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tornados in America This is just something I always wonder when I see the terrible consequenses that tornados bring to houses and all towns in America. Since they are so easily destroyed , why don´t they use bricks and stone when rebuilding them? I dont know why they keep on using wood to remake them, their houses will certainly be blown away/ flown away ( dont know which verb to use) by winds again. I am sure there must be a good reason but which one? Thanks
Dec 30, 2015 12:11 PM
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Tornadoes are special. They are NOT the same thing as hurricanes or typhoons. The path of a tornado is extremely narrow--and therefore the risk of actually being hit by one is small. A WIkipedia article is showing me that in 2011 in all of the United States there were 1,692 tornadoes, causing 553 deaths. However, the destructive power of a tornado is immense. I don't think there is any ordinary building structure that can resist a hurricane. They destroy houses of any construction, schools, stores... If you look at aerial photos of a town after a tornado has gone through, there is just a line of destruction that goes through everything. But when I say the path is narrow, I'm not kidding. A house can be totally destroyed while a house across the street from it is OK. It's not just a question of a good strong house. (Are you by any chance thinking of the story, and Disney cartoon, of "The Three Little Pigs?" :) ) In theory you could probably build something that could resist a direct hit by a tornado. People don't do it because the cost of the construction would be INSANELY expensive and the chances of being hit by a tornado are so small that it would be wasted money. I just found an article, http://www.popsci.com/technology/article/2013-05/can-you-tornado-proof-home , "Can You Tornado-Proof a Home?" The subtitle is "HOW TO PROTECT YOUR HOUSE FROM AN EF-5 TORNADO--AND WHY FEMA DOESN'T RECOMMEND YOU EVEN TRY." (FEMA is the U.S. federal disaster agency). FEMA recommends trying to build a small very strong "safe room" _inside_ the house. I haven't ever heard of people doing this, it sounds like the kind of thing rich people do to give themselves the illusion of safety.
December 30, 2015
Meant to write "I don't think there is any ordinary building structure that can resist a tornado." Hurricanes are different. Hurricanes, of course, affect gigantic areas, hundreds of kilometers across. In the U.S. ordinary homes will usually withstand an ordinary hurricane, if they aren't too close to the coast or they aren't too close to the strongest winds. Most of the really severe damage is done by flooding, or by a combination of flooding and wind. I live about thirty km from the ocean, and my house is on a little hill about 30 m. above sea level. In the 1990s my house was actually on the direct path of the center of Hurricane Bob. We had been listening to the TV to learn about the hurricane's path and it was quite shocking to hear that the center would pass directly over us. A day or two before the storm we had brought in all the loose lawn furniture, and bought some batteries and bottled water. I live in an ordinary, small, low-cost wood-frame house. By the time the hurricane actually hit, it was not at its strongest. We could see the trees around us bending and shaking more than we'd ever seen them before. When a strong gust of wind hit, we could feel the house shake... slightly. We stayed inside the house, of course, and we tried to stay well back from the windows. We had put duct tape across some of the windows--I don't know if that really does anything or not. We actually were in the "eye" of the storm. Over several hours the winds built up and got stronger and stronger. Our house was not damaged. Our car was not damaged. There was no flooding. We didn't lose electricity. There were a lot of downed tree branches blocking the street, and it took perhaps half a day for the town to come through and clear the roads. Could it have been worse? Certainly. I'm just saying that most of the time, most ordinary houses will resist a hurricane if it's not a direct hit and there isn't flooding.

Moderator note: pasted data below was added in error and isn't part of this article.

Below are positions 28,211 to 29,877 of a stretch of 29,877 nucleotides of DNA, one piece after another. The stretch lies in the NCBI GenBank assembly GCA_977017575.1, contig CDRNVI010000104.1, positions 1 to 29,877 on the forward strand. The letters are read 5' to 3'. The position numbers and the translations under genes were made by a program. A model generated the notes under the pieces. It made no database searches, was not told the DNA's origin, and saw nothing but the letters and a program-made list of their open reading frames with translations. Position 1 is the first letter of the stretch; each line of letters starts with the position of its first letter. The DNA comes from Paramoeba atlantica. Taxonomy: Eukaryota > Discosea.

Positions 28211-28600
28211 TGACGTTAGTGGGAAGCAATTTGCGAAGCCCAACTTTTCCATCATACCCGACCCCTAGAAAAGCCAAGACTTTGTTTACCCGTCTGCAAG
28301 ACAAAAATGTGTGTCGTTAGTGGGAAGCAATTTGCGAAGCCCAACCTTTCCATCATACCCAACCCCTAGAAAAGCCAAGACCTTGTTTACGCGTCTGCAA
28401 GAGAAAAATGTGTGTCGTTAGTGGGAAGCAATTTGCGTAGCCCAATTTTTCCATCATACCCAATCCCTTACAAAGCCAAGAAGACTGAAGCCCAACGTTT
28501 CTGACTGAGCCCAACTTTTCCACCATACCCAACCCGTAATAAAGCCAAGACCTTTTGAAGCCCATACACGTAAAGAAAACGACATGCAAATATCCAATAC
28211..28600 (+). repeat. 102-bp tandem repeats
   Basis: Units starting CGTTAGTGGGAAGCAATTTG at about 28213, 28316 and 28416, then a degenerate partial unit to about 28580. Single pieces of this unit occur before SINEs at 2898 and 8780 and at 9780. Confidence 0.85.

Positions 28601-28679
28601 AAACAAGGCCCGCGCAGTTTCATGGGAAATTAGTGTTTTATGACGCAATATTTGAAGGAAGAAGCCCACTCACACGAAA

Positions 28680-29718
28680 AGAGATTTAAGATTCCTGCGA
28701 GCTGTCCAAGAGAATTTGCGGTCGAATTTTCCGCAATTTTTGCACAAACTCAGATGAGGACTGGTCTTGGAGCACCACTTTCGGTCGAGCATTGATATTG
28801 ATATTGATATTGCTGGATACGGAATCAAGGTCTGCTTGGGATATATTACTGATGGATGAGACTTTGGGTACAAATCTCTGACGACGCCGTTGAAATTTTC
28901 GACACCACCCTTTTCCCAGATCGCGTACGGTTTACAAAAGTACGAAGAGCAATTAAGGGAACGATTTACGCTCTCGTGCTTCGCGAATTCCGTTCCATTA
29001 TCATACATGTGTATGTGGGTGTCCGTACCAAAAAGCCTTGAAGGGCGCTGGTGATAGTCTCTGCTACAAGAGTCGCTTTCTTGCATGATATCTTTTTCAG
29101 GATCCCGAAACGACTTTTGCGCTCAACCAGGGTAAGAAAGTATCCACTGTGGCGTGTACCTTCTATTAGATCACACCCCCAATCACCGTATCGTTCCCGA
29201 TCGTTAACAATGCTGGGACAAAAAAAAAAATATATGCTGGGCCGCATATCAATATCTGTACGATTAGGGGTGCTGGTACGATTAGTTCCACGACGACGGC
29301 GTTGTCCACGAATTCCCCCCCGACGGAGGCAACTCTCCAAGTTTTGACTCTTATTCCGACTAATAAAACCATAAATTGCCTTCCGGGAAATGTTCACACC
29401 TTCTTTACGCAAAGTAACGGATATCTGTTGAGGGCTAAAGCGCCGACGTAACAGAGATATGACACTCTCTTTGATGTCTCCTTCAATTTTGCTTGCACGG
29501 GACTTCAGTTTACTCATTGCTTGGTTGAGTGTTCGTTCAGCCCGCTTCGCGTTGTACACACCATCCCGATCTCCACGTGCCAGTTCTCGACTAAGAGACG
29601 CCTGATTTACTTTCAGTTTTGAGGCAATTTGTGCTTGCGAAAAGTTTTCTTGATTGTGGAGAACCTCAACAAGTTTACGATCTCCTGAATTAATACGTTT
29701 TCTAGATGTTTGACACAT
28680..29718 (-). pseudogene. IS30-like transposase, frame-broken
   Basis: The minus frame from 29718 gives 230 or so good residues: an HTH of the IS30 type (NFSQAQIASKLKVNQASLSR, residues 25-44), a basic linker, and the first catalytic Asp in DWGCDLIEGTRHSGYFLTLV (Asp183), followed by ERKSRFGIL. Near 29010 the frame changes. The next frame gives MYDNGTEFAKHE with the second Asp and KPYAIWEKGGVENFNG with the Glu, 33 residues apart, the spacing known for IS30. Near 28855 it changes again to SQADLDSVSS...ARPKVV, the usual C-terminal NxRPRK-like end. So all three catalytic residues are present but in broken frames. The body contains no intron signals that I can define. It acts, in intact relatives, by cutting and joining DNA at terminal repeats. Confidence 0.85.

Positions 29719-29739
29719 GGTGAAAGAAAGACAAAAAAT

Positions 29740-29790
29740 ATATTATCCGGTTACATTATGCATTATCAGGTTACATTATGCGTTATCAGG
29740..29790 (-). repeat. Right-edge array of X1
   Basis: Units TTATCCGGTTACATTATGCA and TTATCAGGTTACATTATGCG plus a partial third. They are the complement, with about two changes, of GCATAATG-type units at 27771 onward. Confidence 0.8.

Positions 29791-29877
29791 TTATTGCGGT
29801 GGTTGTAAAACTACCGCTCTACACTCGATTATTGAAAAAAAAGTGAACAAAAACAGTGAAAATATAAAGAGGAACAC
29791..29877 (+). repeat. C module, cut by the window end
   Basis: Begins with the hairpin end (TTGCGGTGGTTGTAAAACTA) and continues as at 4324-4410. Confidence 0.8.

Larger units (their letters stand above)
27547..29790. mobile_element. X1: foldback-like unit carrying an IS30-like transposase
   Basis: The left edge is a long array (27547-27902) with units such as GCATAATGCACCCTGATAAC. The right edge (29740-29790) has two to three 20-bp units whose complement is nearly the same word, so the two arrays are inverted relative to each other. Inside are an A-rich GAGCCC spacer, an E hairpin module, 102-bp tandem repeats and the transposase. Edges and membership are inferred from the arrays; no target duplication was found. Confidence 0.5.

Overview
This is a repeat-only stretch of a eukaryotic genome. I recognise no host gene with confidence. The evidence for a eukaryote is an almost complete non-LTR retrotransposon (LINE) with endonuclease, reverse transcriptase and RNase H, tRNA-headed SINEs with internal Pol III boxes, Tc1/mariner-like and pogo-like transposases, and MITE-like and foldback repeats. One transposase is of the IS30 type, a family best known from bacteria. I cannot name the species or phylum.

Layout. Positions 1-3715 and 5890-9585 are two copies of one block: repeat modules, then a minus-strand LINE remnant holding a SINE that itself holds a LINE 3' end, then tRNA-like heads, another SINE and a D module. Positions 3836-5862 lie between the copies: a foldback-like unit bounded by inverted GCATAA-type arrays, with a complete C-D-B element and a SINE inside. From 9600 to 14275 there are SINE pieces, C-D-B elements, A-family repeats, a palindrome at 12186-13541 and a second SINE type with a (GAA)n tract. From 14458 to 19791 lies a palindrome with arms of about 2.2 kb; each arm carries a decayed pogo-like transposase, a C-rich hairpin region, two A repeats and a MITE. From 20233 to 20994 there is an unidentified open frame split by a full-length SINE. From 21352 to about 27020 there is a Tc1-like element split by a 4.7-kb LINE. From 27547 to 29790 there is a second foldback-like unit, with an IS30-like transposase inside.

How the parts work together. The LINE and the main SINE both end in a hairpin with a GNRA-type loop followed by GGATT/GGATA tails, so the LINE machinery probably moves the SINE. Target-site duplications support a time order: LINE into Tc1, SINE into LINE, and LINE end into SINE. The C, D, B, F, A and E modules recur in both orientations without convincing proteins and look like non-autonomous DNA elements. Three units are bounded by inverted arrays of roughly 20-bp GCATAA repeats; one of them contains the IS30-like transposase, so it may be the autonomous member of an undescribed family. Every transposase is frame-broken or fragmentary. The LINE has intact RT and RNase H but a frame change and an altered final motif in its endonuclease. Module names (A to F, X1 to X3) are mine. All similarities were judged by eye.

December 30, 2015
In some cases bricks can pose more of a threat to the people that inhabit the house.
December 30, 2015
It is blown away. There are natural disasters that will make even a brick building fall or get damaged. Not everyone wants to live in brick houses. Strength of the tornado determines the damage done as well.I think cost for different building materials is part of it as well .
December 30, 2015
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